• Improve vitamin / mineral status with dietary changes and supplemental medicines which might include - B vitamin complex, precision probiotics, calcium-d-glucurate, inositol, Omega 3 fatty acids, zinc, iodine, magnesium, iron, vitamin D, zinc, and selenium.
  • Herbal medicines depending on your symptoms, a tailored strategy might include a range of different herbs e.g. turmeric (curcumin), chaste tree, shatavari, wild yam, black cohosh, peonie, licorice, tribulus, passionflower, california poppy, hops, kava, St John’s wort, schisandra, ashwaganda (withania), lemon balm, or maritime pine. There are several herbal medicines that are effective in helping to reduce period pain.

All herbs must be prescribed by a practitioner ensuring correct dosages, that there are no contraindications or interactions with medications, and that they are appropriate for you.

In our unique 6-month program, you’ll be supported by your period pain specialist guiding and directing your personalised natural period pain treatment strategy, and a health coach who will support you in achieving your health and wellness goals. Making healthy changes can be hard, however, having a coach by your side will keep you on track, giving you the best chance of achieving pain free periods, and staying that way for the rest of your menstruating life. 

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Are you ready for a personalised, natural functional medicine treatment? Our unique model of care was designed with you in mind. Find out how, then book a call today


Why do I have cramps and period pain but no period?

Your period is like a regular monthly report card, and each month your body decides if it feels ‘safe’ and has the resources needed to make a baby, and therefore produce an egg. This is called ovulation, and it regulates the rest of your menstrual cycle. There are many reasons why you might be experiencing menstrual cramps outside of your period:

  • annovulatory cycle - where you have not ovulated and therefore do not produce enough of the hormones required to have a ‘proper’ menstrual bleed, this can result in light, heavy or no period.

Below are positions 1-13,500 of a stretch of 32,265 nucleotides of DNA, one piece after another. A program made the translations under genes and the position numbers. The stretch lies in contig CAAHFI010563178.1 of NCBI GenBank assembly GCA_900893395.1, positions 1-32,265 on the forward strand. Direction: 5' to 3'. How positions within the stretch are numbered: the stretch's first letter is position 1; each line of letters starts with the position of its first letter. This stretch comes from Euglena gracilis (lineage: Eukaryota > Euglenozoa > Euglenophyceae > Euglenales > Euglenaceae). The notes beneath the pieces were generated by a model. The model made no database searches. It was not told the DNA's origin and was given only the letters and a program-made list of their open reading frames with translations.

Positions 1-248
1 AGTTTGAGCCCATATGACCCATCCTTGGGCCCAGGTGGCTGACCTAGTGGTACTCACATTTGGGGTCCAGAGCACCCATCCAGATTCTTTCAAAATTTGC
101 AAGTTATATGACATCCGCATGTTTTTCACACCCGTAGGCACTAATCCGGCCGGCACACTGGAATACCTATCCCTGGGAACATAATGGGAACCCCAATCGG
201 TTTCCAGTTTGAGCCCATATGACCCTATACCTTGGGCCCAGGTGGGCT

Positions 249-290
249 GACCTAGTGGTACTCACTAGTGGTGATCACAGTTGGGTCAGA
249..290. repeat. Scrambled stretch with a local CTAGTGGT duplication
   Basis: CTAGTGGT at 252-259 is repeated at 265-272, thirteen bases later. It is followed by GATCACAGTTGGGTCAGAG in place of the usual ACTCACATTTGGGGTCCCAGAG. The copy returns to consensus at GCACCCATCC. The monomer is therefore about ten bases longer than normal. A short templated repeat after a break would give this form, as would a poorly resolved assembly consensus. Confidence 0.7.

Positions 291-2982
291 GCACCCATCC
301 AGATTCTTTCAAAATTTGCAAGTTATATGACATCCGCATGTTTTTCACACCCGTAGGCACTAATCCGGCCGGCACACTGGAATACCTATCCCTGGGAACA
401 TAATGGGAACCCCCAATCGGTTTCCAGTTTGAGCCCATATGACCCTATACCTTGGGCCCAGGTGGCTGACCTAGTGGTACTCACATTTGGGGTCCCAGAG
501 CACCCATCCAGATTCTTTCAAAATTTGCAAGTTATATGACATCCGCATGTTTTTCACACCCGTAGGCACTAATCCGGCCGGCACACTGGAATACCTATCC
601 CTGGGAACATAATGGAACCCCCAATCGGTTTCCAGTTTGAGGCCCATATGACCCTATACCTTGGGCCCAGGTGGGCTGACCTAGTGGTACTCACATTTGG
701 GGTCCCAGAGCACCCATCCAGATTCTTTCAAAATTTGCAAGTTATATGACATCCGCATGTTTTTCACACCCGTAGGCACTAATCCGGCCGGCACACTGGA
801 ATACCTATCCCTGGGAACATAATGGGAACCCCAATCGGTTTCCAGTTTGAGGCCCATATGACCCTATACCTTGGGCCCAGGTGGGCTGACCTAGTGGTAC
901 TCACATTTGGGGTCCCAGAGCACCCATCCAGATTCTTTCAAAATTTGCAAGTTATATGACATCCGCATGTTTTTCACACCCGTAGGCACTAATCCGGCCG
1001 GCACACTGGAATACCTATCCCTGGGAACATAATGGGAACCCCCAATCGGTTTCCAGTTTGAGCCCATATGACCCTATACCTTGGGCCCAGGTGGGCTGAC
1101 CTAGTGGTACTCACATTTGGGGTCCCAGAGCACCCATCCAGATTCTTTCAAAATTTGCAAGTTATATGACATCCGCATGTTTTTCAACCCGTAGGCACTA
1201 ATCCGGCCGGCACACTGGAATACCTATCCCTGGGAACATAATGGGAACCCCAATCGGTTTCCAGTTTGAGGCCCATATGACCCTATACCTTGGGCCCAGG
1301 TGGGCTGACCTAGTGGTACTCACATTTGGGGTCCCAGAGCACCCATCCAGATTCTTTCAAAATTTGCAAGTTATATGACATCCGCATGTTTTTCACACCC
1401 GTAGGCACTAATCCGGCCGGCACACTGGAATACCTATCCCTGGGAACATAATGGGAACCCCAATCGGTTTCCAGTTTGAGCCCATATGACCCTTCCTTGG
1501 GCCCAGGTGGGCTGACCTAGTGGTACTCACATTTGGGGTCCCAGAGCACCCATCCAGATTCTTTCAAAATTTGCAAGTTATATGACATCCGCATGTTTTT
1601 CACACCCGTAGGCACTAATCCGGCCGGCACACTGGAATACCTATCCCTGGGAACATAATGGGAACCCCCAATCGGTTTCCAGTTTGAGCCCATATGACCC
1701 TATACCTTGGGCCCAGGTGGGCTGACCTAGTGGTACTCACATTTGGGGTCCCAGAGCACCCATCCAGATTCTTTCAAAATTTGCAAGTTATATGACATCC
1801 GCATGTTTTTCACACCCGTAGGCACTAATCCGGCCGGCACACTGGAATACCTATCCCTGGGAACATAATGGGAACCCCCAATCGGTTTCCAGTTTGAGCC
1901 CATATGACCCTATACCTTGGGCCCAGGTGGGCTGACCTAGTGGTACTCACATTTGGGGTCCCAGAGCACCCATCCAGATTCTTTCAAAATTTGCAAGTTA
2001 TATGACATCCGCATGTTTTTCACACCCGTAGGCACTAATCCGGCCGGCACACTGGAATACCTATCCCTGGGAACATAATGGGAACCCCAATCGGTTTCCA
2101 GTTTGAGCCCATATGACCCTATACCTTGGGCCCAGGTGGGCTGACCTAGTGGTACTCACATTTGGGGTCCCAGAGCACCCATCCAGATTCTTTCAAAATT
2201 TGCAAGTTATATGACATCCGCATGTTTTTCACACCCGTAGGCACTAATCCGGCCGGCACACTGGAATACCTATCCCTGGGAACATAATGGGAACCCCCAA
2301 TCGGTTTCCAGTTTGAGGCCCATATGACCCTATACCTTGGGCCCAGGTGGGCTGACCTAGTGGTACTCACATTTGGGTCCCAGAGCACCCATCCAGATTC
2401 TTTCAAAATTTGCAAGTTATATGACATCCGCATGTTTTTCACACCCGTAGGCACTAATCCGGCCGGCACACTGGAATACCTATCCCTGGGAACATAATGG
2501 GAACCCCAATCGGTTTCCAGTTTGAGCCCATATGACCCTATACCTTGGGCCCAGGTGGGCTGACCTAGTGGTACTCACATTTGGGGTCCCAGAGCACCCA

• ovulation occurs around Day 14 of your cycle and can feel (in some women) like a cramp or dull ache on one side of the abdomen
  • coming off contraception can affect ovulation and therefore pain
  • very mild cramping can sometimes be experienced during the first trimester of pregnancy
  • ectopic pregnancy - which happens when a fertilised egg implants outside the uterus
  • gastrointestinal disturbances, diarrhoea, constipation, IBS or IBD
  • pelvic inflammatory disease
  • endometriosis
  • food intolerances
  • uterine fibroids

What is dysmenorrhoea?

Dysmenorrhoea is the medical term for period pain. Some mild painful period cramping low in the pelvis, or lower back pain in the first couple of days of your period is considered ‘normal’.

However, if your pain is between cycles, or during sex or during the flow and so severe that it affects your daily activities like work, school, study or exercise, or it can be described as: stabbing, searing, throbbing or burning - then, this is not considered normal pain and should be investigated by a medical practitioner. Any underlying pathological or structural cause of the pain needs to be diagnosed.

How to stop period pain?

Once an underlying cause for the period pain has been ruled out, there are many dietary and lifestyle changes you can implement to help reduce the pain.